If DAPL is forced to shut, roughly 300,000-500,000 b/d of production would need to be rerouted, according to Raymond James analysts, which would “meaningfully crimp” realized prices in the Williston Basin and increase price differentials to other regions.

The analyst team, led by Justin Jenkins, expects Bakken Shale crude differentials to widen to around $8-10 below Brent if rail to the West Coast satisfies takeaway needs. However, a differential would widen to around $11-13 if the incremental clearing point is the East Coast.

“While DAPL has long been one of the most hot-button issues in midstream, a full shutdown of the pipeline has large ramifications for the sector,” Raymond James analysts said.

Another crude pipe that serves Bakken operators, Tesoro High Plains, also was ordered shut earlier this month. Although in operation for 67 years, the Bureau of Indian Affairs determined the pipeline was trespassing on Native American land in the Fort Berthold Reservation in North Dakota.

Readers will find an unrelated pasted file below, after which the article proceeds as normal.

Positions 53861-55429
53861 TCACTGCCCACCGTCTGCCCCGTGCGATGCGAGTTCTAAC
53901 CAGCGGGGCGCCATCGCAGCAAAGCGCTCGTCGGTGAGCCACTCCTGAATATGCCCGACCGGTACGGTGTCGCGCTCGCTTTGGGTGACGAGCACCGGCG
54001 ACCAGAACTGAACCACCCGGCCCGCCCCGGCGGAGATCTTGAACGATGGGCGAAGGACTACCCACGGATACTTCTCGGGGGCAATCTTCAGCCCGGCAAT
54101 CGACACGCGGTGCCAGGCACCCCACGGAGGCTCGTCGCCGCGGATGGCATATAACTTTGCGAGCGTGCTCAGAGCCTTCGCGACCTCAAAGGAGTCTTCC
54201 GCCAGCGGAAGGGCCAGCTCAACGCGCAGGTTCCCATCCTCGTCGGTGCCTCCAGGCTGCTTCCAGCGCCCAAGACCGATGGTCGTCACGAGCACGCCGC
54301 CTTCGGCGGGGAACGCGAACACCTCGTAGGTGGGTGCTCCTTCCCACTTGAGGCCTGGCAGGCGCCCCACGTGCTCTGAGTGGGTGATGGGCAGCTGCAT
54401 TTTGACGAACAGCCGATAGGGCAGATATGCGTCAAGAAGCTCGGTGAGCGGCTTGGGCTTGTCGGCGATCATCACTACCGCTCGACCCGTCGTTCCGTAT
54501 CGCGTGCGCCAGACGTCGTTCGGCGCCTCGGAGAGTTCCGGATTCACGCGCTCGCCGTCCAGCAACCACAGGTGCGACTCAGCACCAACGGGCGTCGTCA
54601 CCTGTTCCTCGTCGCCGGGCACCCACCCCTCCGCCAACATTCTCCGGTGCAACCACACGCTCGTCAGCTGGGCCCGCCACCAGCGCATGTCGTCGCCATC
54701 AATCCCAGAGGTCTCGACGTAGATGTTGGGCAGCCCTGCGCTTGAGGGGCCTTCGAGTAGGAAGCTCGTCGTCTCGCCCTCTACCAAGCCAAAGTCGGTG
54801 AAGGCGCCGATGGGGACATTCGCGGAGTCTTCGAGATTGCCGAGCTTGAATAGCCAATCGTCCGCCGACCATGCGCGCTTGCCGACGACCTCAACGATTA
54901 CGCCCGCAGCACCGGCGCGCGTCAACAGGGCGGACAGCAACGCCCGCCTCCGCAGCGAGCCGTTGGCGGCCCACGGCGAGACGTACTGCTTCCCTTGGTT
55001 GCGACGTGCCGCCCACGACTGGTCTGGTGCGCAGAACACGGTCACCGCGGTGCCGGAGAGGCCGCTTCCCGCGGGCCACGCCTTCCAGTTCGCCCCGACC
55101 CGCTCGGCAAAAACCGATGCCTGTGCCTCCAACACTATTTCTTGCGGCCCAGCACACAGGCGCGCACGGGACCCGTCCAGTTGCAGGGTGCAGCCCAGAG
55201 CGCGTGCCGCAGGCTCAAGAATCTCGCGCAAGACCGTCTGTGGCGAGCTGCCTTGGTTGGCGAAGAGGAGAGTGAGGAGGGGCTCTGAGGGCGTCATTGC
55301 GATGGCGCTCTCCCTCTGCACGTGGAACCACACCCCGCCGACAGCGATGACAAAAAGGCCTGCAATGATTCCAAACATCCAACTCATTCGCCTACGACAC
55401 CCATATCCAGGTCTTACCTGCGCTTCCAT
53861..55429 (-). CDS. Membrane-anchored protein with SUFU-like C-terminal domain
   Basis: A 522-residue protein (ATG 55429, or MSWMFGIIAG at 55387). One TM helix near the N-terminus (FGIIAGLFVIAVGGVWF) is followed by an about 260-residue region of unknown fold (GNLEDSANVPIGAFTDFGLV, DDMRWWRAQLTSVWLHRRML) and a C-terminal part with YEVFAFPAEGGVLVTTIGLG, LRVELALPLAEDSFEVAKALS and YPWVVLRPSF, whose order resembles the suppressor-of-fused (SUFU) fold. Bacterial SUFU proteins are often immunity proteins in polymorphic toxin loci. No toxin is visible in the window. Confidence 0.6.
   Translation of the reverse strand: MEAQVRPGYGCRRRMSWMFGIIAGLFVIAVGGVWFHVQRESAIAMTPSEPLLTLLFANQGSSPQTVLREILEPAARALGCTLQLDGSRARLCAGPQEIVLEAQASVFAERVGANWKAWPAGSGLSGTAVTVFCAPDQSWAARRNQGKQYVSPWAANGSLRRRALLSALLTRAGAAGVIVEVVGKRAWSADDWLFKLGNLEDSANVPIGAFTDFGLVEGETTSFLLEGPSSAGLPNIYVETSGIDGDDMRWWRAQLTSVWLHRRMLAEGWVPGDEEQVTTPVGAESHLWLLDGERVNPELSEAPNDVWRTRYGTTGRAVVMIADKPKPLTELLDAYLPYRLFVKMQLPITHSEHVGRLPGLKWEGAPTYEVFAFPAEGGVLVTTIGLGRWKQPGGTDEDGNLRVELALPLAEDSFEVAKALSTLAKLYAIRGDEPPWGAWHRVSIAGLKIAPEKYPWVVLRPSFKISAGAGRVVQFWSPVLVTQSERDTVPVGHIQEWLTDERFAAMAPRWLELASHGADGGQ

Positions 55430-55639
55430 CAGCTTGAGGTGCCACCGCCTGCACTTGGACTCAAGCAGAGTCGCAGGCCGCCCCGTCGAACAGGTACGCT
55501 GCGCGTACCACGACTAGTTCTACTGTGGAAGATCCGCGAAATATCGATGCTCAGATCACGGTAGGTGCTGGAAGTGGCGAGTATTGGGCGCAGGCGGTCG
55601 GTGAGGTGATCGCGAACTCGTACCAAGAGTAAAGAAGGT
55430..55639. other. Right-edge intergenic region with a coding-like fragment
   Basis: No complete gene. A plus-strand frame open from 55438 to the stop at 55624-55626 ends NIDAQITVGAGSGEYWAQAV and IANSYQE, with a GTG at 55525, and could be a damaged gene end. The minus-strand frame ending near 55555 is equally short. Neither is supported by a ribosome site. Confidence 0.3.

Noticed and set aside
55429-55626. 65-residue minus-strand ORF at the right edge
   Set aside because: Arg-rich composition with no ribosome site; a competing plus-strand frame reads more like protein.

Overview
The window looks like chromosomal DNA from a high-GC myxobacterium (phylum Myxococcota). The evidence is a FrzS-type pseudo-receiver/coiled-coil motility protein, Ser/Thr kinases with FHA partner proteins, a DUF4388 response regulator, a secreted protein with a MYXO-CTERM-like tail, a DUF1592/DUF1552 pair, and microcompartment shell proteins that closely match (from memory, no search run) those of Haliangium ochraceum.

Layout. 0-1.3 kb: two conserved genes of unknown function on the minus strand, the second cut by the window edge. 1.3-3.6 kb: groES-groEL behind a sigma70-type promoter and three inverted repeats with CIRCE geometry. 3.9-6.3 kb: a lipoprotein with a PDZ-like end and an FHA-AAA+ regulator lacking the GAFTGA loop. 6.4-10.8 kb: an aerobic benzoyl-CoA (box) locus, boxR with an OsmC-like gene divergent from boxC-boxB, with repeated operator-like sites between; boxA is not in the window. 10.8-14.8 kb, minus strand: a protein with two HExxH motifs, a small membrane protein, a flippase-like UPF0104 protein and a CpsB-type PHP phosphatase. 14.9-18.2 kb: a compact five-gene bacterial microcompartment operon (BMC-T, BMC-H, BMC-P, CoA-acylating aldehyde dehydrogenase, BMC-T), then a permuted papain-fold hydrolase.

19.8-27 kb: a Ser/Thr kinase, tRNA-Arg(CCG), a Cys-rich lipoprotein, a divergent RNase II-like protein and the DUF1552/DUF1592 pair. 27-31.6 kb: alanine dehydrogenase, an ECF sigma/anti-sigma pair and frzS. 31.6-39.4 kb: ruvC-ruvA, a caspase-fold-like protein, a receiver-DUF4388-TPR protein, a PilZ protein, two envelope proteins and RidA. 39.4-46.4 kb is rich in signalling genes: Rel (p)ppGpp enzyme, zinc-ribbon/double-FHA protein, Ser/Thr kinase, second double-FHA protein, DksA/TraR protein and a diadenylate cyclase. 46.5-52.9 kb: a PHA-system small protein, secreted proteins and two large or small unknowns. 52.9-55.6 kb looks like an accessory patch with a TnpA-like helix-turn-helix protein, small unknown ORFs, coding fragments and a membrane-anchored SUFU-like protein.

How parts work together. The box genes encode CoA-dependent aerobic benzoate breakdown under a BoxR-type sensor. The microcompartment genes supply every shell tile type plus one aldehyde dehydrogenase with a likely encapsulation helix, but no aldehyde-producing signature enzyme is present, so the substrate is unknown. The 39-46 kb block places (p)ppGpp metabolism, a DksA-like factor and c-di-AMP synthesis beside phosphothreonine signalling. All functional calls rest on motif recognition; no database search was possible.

An initial right-of-way was struck with landowners in 1953, but a renegotiation in 2013 regarding the pipeline’s route was never completed. The ruling at that time found that operator Marathon Petroleum Corp. (MPC) was responsible for $187 million in damages to landowners.

MPC spokesman Jamal Kheiry told NGI’s Shale Daily that the company recognizes indigenous groups as “partners who have a distinct relationship with the land, and we are committed to respecting the rights of the Mandan, Hidatsa and Arikara tribes members as we work with them to resolve this matter. Guided by our values of integrity, respect and collaboration, our hope is that we come to an agreement that benefits all parties.”